Another really good classic film is It Happened One Night.

  7. Sabrina is my favourite Audrey Hepburn film! I think Wait Until Dark is my second-favourite; it's a super-creepy thriller. I've been a fan of classic movies for awhile now, so I'd recommend looking into some Bette Davis stuff. Now, Voyager is one of my favourites, but anything she does is marvelous! One of my favourite styles of old movies is the screwball comedy: His Girl Friday is a really fun one and of course there's the classic It Happened One Night. Oh, and you have to get some Katherine Hepburn: I think The Philadelphia Story is marvelous, with a young Jimmy Stewart and Cary Grant playing off of her perfectly. On the Hitchcock front, my favourites would be Notorious (it'd be neat to watch after Casablanca, since it has Ingrid Bergman and Claude Rains and a similar war setting) and Rebecca (although if you haven't read the book, go for that first!). The latter has Laurence Olivier, one of my very favourite classic actors. Oh, and you have to watch something with Gregory Peck! Have you seen To Kill a Mockingbird? It's what made me fall in love with him. Or there's my other favourite Hepburn film, Roman Holiday.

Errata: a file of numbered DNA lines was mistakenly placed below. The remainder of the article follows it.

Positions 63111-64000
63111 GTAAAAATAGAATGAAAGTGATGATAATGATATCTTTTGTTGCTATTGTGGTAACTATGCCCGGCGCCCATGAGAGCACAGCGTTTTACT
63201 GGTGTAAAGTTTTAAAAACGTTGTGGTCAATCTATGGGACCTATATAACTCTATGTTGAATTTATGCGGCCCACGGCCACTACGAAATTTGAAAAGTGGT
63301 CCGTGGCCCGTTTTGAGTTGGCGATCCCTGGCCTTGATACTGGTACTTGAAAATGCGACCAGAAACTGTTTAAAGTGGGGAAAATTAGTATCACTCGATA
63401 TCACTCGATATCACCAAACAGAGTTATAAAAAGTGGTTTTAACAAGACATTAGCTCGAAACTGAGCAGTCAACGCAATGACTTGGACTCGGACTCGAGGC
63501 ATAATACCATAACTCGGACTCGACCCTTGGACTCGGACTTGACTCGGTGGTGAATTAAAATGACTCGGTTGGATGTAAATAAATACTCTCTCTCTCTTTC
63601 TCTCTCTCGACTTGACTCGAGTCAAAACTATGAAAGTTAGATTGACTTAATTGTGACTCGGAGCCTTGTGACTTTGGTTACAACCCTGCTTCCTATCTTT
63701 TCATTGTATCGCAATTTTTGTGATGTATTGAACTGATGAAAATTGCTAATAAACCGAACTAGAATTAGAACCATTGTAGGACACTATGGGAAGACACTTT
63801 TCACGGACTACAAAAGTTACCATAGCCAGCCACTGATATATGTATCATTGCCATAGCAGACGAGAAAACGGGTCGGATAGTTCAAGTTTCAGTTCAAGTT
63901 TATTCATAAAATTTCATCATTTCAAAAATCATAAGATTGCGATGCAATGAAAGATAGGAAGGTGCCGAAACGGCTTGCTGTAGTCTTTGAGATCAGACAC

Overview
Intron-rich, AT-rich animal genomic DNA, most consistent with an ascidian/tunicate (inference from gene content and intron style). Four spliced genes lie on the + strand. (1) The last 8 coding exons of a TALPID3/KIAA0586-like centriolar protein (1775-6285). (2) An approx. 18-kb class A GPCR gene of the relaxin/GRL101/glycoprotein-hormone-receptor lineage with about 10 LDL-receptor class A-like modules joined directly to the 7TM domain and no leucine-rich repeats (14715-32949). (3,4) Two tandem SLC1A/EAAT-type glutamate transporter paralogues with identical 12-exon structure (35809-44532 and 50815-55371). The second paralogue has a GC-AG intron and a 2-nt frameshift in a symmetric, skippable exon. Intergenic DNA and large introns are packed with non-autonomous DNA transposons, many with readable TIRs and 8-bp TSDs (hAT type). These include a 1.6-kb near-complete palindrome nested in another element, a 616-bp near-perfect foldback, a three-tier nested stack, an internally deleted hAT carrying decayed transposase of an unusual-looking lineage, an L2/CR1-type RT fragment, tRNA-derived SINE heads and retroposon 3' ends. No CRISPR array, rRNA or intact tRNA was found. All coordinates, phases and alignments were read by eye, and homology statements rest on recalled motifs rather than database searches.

I'll stop now, lol. But once you've watched a few and have a better idea of your tastes, let me know and I'll try to provide a few more recs!

  8. My Fair Lady is one of my favorite musicals, and has great dialogue, drawn from the play Pygmalion by George Bernard Shaw. And Casablanca is my absolute favorite classic movies, period. Terrific writing, acting, story - everything!

    The Seven Year Itch isn't bad, but I like Marilyn Monroe better in Some Like it Hot - it's a funnier movie, too.

  9. Thanks, Pat! I plan to hit you up for movie recs after I get through a few I have all ready!

    Trish: This was an attempt to broaden my horizons for sure!

    Lu: Yes, that part of the title is what sold me, too!

    Bookfool: Thanks for the recommendations!

    Court: I will look into those for sure! Thanks!

    Eva: That's a great list! I am looking forward to looking into them all and I will totally hit you up if I need more!

    Florinda: We are watching Casablanca right now. I think I might have to watch it again, though, because I don't think I have been as attentive as I should be!

  10. One of my favorites is The African Queen. Giant from 1956 was excellent as well.